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Putting life into focus

Riderwood photographer lives in an ideal location for many pursuits

Created date

March 20th, 2012

Cletis Pride s life has taken him from a poor West Virginia farm, to an office at 17th and M Streets in Washington, D.C., to a community where he can live comfortably and interact with like-minded people in retirement. All along the journey, he has found ways to put his life into focus and beat the odds.

Early life lessons

Cletis grew up in the frontier land of West Virginia. Though money was scarce, he made his way cutting timber, trapping and selling furs, building tires, and working on his family s farm. He never finished high school, yet he knew there was something more to life. He joined the Army, and soon after he met his wife, Ginny. She encouraged him to go to college, and even though he thought he was too old at 25, he enrolled. By the time he was 44, he had not only received his master s but his doctorate degree as well. I was the only Ph.D. I ever knew who was a high school dropout, he says. From 1975 to 1990, he worked his way up to vice president of promotional and educational services at National Geographic magazine, where he worked selling everything and increased subscriptions to 11 million a year by the time he retired. My wife always used to joke that I sold magazines at the corner of 17th and M Streets, Cletis says.

A new view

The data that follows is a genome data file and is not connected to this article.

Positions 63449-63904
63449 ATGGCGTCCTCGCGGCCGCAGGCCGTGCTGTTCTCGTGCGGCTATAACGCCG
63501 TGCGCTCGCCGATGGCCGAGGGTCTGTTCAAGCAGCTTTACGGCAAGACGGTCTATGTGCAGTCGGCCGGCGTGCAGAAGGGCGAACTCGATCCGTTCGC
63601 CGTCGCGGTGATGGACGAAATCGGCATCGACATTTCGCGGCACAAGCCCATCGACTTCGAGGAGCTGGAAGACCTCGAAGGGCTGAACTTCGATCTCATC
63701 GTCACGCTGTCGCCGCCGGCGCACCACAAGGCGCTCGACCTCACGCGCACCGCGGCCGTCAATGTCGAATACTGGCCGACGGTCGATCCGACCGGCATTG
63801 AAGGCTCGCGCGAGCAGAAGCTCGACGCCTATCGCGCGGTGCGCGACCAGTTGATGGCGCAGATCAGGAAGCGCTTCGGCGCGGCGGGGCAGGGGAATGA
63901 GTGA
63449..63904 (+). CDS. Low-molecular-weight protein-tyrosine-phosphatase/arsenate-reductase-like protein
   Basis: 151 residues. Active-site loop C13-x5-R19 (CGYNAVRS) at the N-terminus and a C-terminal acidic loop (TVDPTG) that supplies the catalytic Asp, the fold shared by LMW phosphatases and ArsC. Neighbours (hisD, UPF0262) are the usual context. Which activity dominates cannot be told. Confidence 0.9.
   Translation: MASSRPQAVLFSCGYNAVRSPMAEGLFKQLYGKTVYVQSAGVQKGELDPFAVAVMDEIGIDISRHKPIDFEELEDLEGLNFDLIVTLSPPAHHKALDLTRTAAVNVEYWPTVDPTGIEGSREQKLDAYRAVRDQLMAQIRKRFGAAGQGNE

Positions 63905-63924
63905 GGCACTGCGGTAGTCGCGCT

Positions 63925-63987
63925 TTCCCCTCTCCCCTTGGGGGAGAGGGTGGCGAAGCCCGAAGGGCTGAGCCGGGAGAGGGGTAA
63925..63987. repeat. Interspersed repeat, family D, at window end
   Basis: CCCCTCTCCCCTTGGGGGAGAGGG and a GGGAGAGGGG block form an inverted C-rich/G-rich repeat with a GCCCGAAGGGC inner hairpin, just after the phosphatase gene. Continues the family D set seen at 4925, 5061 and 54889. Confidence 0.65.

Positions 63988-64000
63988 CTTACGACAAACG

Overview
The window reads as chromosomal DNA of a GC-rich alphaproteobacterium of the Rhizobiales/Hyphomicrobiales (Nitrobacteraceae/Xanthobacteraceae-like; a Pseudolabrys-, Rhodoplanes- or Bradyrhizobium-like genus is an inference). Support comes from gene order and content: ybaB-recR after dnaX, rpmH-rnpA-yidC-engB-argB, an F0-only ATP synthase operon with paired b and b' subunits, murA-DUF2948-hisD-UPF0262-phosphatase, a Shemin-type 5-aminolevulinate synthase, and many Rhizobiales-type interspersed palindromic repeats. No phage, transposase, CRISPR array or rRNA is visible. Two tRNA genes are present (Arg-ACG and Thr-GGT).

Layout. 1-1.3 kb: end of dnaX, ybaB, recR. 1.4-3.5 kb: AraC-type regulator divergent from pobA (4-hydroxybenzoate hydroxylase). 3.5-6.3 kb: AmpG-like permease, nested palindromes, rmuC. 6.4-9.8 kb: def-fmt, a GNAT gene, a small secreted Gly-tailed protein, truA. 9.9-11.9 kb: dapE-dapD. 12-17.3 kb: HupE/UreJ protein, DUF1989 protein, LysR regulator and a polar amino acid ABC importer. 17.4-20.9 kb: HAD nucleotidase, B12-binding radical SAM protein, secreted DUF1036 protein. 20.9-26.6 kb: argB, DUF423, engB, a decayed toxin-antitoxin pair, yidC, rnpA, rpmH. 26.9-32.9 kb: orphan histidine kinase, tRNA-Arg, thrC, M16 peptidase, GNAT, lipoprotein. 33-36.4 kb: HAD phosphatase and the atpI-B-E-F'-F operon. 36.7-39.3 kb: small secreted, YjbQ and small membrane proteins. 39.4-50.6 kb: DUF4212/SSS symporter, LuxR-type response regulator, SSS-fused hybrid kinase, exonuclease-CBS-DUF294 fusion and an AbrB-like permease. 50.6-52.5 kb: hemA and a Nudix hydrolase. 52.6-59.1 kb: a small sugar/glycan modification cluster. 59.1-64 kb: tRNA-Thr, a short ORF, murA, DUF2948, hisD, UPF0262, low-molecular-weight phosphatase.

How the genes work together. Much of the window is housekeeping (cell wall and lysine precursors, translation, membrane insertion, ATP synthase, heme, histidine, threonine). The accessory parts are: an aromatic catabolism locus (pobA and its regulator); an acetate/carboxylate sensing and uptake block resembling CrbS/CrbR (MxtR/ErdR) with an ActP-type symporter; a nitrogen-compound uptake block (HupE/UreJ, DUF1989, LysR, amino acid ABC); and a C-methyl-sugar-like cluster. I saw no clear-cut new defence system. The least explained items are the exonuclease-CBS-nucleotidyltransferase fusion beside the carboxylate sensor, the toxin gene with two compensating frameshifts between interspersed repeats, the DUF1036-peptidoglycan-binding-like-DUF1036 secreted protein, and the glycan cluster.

While working with editors, writers, and photographers atNational Geographic, Cletis began to discover a passion for photography. Mostly self-taught, he especially enjoys photographing flowers. He finds honing in on the details both challenging and exhilarating. The act of bringing the subject of his lens into greater focus enabled him to see things in his own life more clearly. So when Ginny wanted to move to. target="_blank">Riderwood, an Erickson Living community in Silver Spring, Md., he had no trouble seeing the advantages. The full continuum of care available on-site, the all-under-one-roof amenities, and the worry-free lifestyle appealed to both. They moved two years ago and discovered a life rich in social and financial benefits not to mention plenty of flowers for Cletis to photograph. With the surrounding grounds and landscaping, the resident-planted and -harvested garden areas, and indoor flowers, he has a constant source of subjects year-round. In addition to photography, Cletis is involved with the chess club and jazz club on campus. He appreciates the fact that he can interact with like-minded people about things that interest him, like his collection of 500-plus jazz and classical CDs. Cletis credits his wife for moving them to Riderwood and getting him from a dirt road that wasn t the end of the world, but it was so close you could see it, to over 120 acres of beautiful land at Riderwood, where he s once again putting his life into focus.